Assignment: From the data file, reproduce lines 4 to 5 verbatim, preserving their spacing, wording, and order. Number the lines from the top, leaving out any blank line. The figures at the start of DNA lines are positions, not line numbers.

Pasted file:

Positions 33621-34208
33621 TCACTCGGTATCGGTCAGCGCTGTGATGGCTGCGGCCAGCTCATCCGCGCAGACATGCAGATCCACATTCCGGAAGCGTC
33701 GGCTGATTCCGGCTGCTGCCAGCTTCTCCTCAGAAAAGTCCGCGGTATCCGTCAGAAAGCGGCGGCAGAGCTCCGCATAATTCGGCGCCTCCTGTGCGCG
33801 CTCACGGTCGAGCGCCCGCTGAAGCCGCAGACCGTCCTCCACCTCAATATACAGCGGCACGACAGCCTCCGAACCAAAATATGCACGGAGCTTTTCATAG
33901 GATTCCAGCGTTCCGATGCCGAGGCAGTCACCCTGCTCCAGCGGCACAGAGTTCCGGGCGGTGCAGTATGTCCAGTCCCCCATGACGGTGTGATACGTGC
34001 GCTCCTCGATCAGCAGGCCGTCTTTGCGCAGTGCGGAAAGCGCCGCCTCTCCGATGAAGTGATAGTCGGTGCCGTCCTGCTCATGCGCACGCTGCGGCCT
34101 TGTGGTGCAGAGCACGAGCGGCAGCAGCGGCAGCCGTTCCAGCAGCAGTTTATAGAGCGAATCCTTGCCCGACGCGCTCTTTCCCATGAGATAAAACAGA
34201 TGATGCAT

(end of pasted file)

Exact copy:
33801 CTCACGGTCGAGCGCCCGCTGAAGCCGCAGACCGTCCTCCACCTCAATATACAGCGGCACGACAGCCTCCGAACCAAAATATGCACGGAGCTTTTCATAG
33901 GATTCCAGCGTTCCGATGCCGAGGCAGTCACCCTGCTCCAGCGGCACAGAGTTCCGGGCGGTGCAGTATGTCCAGTCCCCCATGACGGTGTGATACGTGC